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Riding out the festive season

Dec. 07, 2018

The festive season can be a time of great joy as families come together to eat, drink and enjoy each other’s company – but not always.

The reality for some people is that the festive season – and the lead up to it – can be a time of increased anxiety. There are additional bills to pay, crowded shopping centres to visit, presents to wrap and Christmas lunch or dinner plans to make.

Travelling away from home to be with family means careful medication planning and preparation is needed.

Mental Health Accredited Social Worker and Parkinson’s counsellor Amanda Spillare offers some tips to help negotiate the festive season:

Take time out

The festive season is a time of celebration, but can also be a time of reinforced loneliness, isolation or obligation. Be kind to yourself in these situations. Remember to take time out and reward yourself with people and things that you enjoy doing as well.

Remember that you don’t need to answer any overly personal or invasive questioning about your Parkinson’s. Be ready in your own mind with what you want to, or don’t want to, say to others about your health status beforehand so you don’t feel caught out.

If you feel the stress levels rising, take time out for some deep breathing, or progressive muscle relaxations.  There are some great apps like Headspace or Calm that you can try for free. Get out for a walk or book in a massage to help clear your mind and manage stress.

If you are away far from loved ones, embracing this time to focus in on yourself and your self-care can be a healthy distraction. For example, book a small escape or pamper day.

Know your limits and plan ahead

Having Parkinson’s means you may need to factor extra time for tasks such as shopping. Stressful situations can exacerbate symptoms, so shopping off-peak or after hours can help relieve potential stressors. Taking someone to help with physical tasks can also help alleviate stress. Try to be organised and use lists to make the best use of your time.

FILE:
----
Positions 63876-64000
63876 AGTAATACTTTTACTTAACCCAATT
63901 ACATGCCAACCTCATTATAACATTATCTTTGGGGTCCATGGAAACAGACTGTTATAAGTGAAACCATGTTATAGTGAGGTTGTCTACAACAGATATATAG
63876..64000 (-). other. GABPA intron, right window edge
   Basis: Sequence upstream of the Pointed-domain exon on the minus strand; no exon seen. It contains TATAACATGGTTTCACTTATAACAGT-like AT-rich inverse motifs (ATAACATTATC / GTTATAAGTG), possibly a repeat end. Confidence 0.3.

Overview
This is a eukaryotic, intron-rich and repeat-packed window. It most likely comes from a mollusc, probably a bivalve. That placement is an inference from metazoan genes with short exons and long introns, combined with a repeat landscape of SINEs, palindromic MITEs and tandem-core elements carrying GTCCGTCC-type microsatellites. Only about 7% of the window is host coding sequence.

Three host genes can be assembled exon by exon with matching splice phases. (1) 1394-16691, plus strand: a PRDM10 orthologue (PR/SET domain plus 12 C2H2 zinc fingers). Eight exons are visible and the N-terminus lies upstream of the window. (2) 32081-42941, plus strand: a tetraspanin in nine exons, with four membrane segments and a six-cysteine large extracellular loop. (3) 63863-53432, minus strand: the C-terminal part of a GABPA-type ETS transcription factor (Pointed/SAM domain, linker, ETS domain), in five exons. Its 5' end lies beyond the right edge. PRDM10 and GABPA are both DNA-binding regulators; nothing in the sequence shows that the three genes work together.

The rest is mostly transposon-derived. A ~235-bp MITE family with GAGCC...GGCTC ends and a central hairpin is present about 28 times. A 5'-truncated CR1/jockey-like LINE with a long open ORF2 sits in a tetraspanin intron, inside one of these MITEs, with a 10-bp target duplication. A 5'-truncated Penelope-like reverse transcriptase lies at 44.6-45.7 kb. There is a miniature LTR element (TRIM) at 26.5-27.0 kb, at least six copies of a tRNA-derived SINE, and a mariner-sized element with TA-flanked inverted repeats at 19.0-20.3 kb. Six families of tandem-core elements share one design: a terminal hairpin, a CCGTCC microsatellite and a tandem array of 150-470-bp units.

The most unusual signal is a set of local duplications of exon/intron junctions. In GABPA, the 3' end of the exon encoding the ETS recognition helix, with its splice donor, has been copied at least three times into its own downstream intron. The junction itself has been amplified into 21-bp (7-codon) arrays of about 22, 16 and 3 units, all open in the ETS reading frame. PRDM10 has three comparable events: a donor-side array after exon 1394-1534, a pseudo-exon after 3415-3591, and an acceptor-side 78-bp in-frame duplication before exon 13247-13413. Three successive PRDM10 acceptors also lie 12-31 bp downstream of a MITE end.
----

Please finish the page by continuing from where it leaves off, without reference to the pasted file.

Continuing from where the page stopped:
Online shopping is a great way to avoid the crowds and busy shopping centres. Do this well in advance to allow for shipping times.

Try not to overload your calendar with social functions and be kind to yourself.  Allowing for rest days between functions and suggesting catch ups better suited to your specific symptoms is optimal, eg in less noisy environments or when your mobility is best.

Be assertive with others and don’t feel cornered into taking on responsibilities that will cause you stress and exhaustion. 

Reaching out for help

The festive season can also be a time of personal reflection and can evoke feelings of loss and grief over diagnosis, progression or changed relationships.  If you are struggling personally with feelings of sadness or depression, consider:

  • reaching out to a close friend and share how you are feeling. Sometimes just saying things out loud to someone who cares can really help
  • joining a Parkinson’s Support Group to meet other people experiencing similar issues and form friendships
  • speaking to your GP and linking into more formal supports, such as a counsellor or psychologist under a Mental Health Care Plan.

This piece was written by Amanda Spillare, who offers a Parkinson’s-specific counselling service. Call our Health Information Service on 1800 644 189 for more information. For 24 hour counselling and support across the Festive season, call Lifeline on 13 11 14.

 

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